Any time negative news is announced in the after-hours session the stocks in focus tend to take quite the tumble. In this article I wanted to focus on two companies which have fallen by as much 10% during Monday's after-hours trading session. The first of these companies is the direct target of a U.S. Department of Justice investigation and the second of these companies announced that earnings would fall well short of what Wall Street was expecting.
Bridgeport Education (NYSE:BPI) - It was announced on Monday that the U.S. Department of Justice would be launching an investigation into the compensation practices of the company directly relating to its admissions staff and sales force. According to a recent AP article,
The Justice Department is investigating compensation paid to Bridgeport Education Inc.'s admissions staff, the for-profit education company disclosed in a regulatory filing Monday. The company did not disclose all the details of the investigation, but said the DOJ is seeking further information about staff pay that was part of an earlier review and audit by the U.S. Department of Education.
Investors should keep in mind, that for-profit education services companies such BPI use a very aggressive strategy when contacting potential students via the internet leads that they receive. If the DOJ finds that the company has acted in such a way that they deem unacceptable, a plethora of outcomes could be administered, all of which won't bode very well for shareholders. The worst case scenario, though hypothetical at this point, could result in BPI closing its doors and going belly up. Such a scenario is something short-sellers really need to keep in the back of their minds moving forward.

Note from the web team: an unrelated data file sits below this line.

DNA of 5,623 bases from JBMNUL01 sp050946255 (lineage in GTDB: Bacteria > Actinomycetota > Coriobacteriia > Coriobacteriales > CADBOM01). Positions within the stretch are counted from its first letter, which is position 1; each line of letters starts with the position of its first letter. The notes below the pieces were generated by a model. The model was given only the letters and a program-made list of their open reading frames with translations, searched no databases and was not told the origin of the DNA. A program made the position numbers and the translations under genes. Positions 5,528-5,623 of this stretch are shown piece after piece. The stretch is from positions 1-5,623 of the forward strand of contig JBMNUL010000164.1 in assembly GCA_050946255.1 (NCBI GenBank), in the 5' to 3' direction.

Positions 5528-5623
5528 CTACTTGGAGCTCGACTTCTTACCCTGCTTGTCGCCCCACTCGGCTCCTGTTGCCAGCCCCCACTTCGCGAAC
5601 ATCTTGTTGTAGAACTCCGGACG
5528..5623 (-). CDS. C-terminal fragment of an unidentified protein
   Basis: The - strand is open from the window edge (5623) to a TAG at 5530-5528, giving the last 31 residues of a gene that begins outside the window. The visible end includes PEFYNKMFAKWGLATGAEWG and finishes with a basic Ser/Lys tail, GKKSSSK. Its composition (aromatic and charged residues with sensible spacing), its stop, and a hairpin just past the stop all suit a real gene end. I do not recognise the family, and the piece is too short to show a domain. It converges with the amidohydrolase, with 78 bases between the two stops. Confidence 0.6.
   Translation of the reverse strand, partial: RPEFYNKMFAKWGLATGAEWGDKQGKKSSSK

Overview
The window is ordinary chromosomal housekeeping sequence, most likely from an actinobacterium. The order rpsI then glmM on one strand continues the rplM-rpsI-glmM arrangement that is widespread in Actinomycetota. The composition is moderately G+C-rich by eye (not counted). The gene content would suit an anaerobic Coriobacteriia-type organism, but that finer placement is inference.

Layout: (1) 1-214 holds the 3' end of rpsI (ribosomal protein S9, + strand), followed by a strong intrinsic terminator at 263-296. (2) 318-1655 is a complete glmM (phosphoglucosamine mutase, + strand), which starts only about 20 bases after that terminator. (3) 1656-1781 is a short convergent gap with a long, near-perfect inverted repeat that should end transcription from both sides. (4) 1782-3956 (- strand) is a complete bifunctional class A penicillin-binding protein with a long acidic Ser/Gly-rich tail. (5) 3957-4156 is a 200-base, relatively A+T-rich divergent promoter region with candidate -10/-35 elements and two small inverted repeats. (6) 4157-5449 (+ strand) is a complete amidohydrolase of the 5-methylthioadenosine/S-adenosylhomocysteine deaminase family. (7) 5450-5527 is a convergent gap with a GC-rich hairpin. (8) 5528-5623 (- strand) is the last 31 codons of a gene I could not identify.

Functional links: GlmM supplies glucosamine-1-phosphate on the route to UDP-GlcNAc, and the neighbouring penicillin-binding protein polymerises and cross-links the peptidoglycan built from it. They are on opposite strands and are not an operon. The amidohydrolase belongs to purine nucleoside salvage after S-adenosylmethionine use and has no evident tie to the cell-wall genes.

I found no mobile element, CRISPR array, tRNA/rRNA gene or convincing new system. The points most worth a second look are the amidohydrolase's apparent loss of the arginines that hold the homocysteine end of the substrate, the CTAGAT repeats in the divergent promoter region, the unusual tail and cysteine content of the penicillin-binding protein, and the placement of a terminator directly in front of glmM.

Bankrate, Inc. (NYSE:RATE) - Bankrate, Inc. came out on Monday and announced that earnings estimates for the upcoming quarter would miss estimates by as much as 45%. According to an article published by Forbes.com,
for the quarter, the company now sees revenue of $115.5 million to $117.5 million, up 3% from a year ago at the midpoint of the range. EPS is expected to be 2-4 cents a share on a GAAP basis, or 11-13 cents on an adjusted basis. Street consensus estimates had been for $132.7 million in revenue and 20 cents a share in profits on an adjusted basis.
If we examine the two most recent quarterly results for RATE, I don't think really comes as a surprise to many-short sellers. During the March 2012 quarter, analysts were expecting Bankrate, Inc. to earn $0.19/share, however the company fell 5.19% short when they announced earnings of $0.18/share. The same is true for the June 2012 quarter. Analysts were expecting RATE to earn $0.18/share and even though results were in-line, the virtual 'tie' in this case doesn't exactly go to the long-term investor.
Potential investors looking to establish a position in either BPI or RATE should do so from a short perspective. BPI is facing what could be a very long and drawn out investigation that could, in theory, bury the company- and RATE continues to demonstrate poor quarterly results. Is there a proverbial bright side to either of these companies? There could be, but I highly doubt we'll see any rebound in the next 30-60 days.